Step 3: Start to comment on job search articles and sites in the news tab that other group members have shared. Start to comment on the discussions that other group members have started. Start your own discussion point, ask a question, and make a request for help on some element of your job search.

Step 4: Follow Brad and Barry on Twitter. Check out the variety of tweets, useful job search articles, and comments we make about postings by candidates. Start tweeting about your job search.

Step 5:Sign up to receive our Career and Job Search Blog in whatever feeder you use to read blogs. I highly recommend Google Reader. Make sure to post comments on the blog articles Brad and I write.

Step 6: Now that you’ve joined our LinkedIn Discussion Group on Job Search and you’ve practiced and gotten the hang of being an active community/group member, start joining other groups that fit your function expertise (ie marketing or financial management), industry specialization, and alumni group. Become active members of these groups.

Step 7: Now that you’ve subscribed to our Career and Job Search Blog, you understand how to read blog postings in a feed reader like Google Reader, and you’ve started commenting directly on blog postings, start subscribing to a few blogs that are in your functional expertise, industry specialization, alumni group, and in the area of job search, job hunt, interviewing – basically anything to do with finding a job. Become an active contributor on those blogs.

These are just a few small steps in beginning to create a personal brand for yourself, improving your job leads and referrals, strengthening your job search networking, and starting to make your voice heard to “differentiate” yourself.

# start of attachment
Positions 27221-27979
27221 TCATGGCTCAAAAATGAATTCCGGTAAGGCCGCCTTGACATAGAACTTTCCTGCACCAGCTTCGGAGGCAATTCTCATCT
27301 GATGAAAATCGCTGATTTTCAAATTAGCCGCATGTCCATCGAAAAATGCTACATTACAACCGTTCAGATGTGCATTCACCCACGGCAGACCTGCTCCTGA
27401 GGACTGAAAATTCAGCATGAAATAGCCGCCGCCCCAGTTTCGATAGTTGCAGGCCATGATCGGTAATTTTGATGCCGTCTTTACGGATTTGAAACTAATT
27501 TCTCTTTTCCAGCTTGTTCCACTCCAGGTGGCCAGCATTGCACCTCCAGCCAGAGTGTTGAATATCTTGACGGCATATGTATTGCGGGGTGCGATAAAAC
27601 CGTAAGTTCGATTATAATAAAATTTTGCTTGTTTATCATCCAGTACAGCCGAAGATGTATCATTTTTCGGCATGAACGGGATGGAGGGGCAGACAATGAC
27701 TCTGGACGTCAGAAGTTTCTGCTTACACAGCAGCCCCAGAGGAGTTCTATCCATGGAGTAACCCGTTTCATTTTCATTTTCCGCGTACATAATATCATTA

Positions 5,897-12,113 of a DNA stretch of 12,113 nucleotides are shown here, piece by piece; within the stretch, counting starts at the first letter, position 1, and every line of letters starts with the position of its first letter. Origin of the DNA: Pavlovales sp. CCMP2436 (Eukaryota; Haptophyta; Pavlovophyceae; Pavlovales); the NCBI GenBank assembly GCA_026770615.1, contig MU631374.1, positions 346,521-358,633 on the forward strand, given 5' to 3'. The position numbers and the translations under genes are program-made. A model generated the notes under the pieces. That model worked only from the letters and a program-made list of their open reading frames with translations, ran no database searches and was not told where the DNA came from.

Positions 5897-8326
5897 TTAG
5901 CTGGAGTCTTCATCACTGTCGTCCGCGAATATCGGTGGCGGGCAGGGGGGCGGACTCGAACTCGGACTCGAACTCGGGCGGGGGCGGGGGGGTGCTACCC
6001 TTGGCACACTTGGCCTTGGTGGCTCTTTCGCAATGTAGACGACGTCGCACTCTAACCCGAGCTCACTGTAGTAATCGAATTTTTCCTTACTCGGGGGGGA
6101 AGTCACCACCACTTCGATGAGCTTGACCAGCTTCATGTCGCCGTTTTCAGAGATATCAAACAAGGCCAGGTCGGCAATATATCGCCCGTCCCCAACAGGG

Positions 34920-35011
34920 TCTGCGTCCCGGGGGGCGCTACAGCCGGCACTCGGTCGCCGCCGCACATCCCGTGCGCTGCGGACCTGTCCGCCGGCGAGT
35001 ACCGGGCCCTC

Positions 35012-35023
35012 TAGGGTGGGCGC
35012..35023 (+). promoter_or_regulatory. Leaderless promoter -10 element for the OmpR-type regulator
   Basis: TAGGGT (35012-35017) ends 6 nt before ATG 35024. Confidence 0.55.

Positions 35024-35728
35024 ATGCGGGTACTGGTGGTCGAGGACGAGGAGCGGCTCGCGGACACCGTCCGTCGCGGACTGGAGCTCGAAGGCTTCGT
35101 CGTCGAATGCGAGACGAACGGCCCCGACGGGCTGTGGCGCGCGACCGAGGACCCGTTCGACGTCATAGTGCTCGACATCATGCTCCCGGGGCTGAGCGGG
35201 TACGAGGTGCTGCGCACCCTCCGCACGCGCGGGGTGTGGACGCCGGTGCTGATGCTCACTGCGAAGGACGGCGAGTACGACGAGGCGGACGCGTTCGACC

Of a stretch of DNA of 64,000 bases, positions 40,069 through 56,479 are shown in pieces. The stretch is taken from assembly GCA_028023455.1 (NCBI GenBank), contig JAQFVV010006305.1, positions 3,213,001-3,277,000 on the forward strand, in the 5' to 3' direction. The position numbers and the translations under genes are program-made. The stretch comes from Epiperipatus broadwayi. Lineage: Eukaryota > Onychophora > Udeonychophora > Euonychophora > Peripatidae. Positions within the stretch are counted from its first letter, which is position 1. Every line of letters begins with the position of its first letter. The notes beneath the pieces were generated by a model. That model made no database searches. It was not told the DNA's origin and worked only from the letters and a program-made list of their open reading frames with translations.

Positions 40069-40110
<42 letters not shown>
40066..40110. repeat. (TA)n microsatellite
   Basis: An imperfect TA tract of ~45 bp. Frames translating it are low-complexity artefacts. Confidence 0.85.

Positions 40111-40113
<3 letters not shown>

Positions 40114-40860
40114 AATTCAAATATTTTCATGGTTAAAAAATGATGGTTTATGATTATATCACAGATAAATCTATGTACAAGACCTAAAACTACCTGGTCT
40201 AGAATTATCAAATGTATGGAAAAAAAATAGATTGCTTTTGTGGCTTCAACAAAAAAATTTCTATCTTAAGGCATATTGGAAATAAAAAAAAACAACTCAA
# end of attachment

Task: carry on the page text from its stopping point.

As a bonus tip, download a few of our recorded Internet Radio Show Broadcasts in which we talk about being active in your job search in social media, like Twitter, Facebook, and LinkedIn.

Tell us what you’re doing right now in your job search that is similar or comparable to the steps laid out in this post. How are you making your voice heard?


photo credit lintmachine

How To Engage Recruiters In Your Job Search – Radio Show

Engaging recruiters is an important component of one’s job search. As recruiters with over 50 years collective experience we discuss the best way to ensure recruiters respond to you. It is more than just sending in resumes and hoping you get the call. This show discusses concrete things you can start doing now to build a relationship with recruiters. In addition, there are many types of recruiters and a lot of different reasons to engage some but not others. In less than one hour you can find out how best engage the right recruiter for your career.

Stop being a job search voyeur – let your voice be heard

Woman Peeking and Lurking

Many candidates join groups on LinkedIn, Facebook, Ning, Yahoo and on a variety of other platforms  to languish in “lurker” land. What’s the use of joining a group unless you’re willing to actively participate? Is not one of the major reasons for joining groups on-line or off-line  to network in your job search?